Tuesday, March 31, 2015
Yesterday, the U.S. Department of Justice filed a brief in the appeal of the preliminary injunction barring the implementation of President Obama's expanded deferred action program in Texas v. United States. Oral argument on the motion to stay the injunction will be held on April 17.
The brief goes to the merits of the entry of the preliminary injunction and is not limited to the stay motion. It challenges the standing of the states and argues that the plaintiffs are unlikely to prevail on the merits of the Administrative Procedure Act notice and comment claim. The brief further claims that the balance of harms and the public interest weigh strongly against the preliminary injunction. Lastly, the Department of Justice argues that the injunction is overbroad in light of the fact that 24 states, the District of Columbia, and U.S. territories are not party to the action.
The opening paragraphs of the brief provide a sense of the DOJ's arguments:
"This case involves a challenge brought by Texas and other States to enjoin — nationwide— enforcement policies that the Secretary of Homeland Security adopted to manage the government’s limited immigration enforcement resources and prioritize the removal of aliens who threaten national security or public safety, have committed crimes, or recently crossed the border unlawfully. The challenged policies advance that critical national effort by, among other things, establishing guidelines for deferring action on the removal of other aliens who are not priorities, pose no such threats, and have longstanding and close family ties in the United States. The policies are a quintessential exercise of prosecutorial discretion, an executive function that is not subject to judicial review. And they are an exercise of authority that Congress expressly granted to the Secretary to establish policies for enforcement of the immigration laws, a uniquely federal domain into which States may not intrude. See Arizona v. United States, 132 S. Ct. 2492 (2012).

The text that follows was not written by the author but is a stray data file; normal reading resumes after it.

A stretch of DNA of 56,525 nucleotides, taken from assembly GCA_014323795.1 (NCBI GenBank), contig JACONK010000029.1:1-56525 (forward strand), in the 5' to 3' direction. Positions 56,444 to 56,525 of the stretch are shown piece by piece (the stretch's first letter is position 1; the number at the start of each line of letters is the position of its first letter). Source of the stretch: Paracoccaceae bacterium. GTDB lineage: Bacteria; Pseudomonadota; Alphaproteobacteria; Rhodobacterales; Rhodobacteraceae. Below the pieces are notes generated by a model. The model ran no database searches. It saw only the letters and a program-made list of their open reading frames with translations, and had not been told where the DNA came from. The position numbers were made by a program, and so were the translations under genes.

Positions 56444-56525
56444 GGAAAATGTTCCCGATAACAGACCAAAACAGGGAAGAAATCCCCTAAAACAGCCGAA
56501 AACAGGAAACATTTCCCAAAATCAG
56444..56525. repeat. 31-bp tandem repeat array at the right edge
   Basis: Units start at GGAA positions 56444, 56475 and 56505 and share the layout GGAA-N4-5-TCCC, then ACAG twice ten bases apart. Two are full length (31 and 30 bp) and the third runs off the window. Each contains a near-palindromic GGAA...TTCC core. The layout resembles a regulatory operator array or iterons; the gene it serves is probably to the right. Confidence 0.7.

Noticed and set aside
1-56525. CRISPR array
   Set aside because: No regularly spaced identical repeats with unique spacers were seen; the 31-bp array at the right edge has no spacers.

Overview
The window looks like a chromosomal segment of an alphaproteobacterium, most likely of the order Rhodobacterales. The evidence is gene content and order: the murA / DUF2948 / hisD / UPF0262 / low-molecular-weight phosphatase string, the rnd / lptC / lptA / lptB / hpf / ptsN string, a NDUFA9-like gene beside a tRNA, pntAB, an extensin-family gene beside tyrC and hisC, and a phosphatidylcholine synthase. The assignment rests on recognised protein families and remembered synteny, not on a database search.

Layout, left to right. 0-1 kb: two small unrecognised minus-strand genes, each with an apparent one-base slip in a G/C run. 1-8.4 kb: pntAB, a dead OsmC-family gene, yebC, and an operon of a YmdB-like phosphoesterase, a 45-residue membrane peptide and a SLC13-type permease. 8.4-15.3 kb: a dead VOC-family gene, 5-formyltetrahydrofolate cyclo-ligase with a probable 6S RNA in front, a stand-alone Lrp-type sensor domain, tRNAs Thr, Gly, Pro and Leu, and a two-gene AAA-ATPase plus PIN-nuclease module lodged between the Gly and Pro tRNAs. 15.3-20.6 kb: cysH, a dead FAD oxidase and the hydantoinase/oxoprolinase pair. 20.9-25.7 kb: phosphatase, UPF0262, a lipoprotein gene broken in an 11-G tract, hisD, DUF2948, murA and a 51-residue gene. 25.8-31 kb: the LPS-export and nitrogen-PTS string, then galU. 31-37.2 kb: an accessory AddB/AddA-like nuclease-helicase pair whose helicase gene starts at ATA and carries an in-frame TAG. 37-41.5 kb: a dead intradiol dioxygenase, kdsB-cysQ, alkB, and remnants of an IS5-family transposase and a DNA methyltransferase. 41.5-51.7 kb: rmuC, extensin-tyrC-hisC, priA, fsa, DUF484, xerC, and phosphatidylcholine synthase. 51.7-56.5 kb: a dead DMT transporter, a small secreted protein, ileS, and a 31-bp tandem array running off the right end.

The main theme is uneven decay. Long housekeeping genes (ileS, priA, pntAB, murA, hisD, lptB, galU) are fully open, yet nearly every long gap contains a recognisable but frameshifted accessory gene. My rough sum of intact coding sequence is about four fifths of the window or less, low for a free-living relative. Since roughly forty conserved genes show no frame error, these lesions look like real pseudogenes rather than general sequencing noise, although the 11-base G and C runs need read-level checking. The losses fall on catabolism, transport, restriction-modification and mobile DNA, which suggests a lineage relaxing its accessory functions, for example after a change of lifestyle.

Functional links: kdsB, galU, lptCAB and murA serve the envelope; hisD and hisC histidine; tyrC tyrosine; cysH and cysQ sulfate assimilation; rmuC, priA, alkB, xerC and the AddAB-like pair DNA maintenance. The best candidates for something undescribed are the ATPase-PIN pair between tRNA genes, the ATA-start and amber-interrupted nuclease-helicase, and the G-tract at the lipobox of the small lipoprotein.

The plaintiff States disagree with the Secretary’s exercise of enforcement discretion and have invoked the judicial power to countermand it. But their claims are, at bottom, policy disagreements that must be resolved through the political process; they are not an Article III case or controversy."